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Historical Researcher, Writer, and Content Creator.
A bike ride to Swede Hollow, a former immigrant community just down the hill from the Hamm’s Brewery.

Recently I was reminded why there are museum books on my bookshelf.

I went out with a friend of mine to have a beer at a brewing company that now takes up a small section of the former Hamm’s Brewery in Saint Paul.

It is a combination of my two favorite things — local beer and history. The building has been around since the 1890s, and, being the history geek that I am, I find myself walking around the grounds imagining what it was like in its heyday.

My friend, let’s call him Bill (because that’s his name), after calling…


The Untrained Demon of the Wheel (Bike Forums)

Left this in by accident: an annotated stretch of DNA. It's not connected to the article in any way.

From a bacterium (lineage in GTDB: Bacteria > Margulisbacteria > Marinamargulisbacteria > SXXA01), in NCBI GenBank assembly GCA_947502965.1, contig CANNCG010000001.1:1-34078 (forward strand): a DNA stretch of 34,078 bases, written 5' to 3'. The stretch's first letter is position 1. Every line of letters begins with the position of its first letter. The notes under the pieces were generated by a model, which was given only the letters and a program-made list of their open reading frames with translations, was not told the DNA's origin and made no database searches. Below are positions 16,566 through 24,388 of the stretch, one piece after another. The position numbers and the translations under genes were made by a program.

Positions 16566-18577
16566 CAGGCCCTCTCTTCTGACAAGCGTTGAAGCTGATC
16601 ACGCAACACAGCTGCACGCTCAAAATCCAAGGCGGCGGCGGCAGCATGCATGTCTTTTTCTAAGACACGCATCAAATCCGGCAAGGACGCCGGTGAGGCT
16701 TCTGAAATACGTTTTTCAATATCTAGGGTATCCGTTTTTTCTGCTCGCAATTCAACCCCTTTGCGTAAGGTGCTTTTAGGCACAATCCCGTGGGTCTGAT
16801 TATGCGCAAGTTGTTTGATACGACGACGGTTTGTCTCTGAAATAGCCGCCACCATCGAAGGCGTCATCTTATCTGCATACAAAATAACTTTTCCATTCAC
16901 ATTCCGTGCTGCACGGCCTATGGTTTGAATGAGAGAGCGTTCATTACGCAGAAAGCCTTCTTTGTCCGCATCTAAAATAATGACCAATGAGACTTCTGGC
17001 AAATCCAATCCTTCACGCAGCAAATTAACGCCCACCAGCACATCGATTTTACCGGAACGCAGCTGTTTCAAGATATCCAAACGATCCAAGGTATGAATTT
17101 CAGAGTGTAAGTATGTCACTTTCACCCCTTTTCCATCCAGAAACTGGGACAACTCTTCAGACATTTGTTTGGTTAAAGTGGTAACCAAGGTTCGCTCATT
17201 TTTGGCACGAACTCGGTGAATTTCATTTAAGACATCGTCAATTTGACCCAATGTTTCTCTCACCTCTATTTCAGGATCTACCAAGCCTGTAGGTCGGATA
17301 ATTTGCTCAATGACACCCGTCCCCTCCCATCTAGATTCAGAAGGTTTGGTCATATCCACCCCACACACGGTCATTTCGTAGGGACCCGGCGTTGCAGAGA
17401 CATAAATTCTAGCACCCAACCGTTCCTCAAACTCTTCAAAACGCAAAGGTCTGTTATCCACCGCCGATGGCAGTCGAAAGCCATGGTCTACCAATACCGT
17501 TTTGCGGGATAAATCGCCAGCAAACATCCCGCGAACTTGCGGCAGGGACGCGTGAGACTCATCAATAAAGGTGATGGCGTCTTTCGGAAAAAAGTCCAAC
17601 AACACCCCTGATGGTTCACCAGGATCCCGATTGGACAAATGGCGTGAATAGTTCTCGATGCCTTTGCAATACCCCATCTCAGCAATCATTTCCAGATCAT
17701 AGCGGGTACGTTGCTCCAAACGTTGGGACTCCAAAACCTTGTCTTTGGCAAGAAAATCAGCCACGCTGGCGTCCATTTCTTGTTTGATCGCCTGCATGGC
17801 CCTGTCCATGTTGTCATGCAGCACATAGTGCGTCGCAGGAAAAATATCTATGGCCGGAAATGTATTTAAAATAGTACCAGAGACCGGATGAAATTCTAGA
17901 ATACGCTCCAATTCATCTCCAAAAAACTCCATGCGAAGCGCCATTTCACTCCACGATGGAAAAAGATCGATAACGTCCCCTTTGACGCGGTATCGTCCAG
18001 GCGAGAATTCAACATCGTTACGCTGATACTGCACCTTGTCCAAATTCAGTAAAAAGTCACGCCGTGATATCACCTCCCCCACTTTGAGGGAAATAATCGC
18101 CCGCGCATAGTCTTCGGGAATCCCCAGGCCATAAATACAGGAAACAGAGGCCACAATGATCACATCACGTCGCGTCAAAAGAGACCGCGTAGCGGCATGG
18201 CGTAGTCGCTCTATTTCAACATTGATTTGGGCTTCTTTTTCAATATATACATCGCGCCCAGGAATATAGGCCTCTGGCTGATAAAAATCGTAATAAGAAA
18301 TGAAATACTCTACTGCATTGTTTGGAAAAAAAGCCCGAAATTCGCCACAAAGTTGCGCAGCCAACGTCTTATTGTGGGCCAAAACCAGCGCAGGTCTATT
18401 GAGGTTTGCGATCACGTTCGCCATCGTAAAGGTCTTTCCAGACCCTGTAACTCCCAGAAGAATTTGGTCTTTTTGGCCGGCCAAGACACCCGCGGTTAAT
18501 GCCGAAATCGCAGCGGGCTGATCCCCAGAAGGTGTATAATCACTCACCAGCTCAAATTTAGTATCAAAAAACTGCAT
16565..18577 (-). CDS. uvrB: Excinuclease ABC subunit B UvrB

The advent of the “safety” bicycle in the mid-1880s pushed bicycling from a fad toward a full-blown national institution. More people took up the “wheel” each day, and its popularity grew by leaps and bounds. However, little was done to accommodate the mode of travel of the new riders.

Increasing numbers of bicyclists, called “wheelmen,” rode on sidewalks teeming with pedestrians. Frequent collisions made travel unsafe and pushed city officials to pass an ordinance that eventually forced all riders off city sidewalks and onto the street.

In the early 1890s, cities enacted bicycling ordinances to regulate the travel of “wheelmen.”…


Historic Minnesota Brewery Gets a Modern RebootSpecifi Global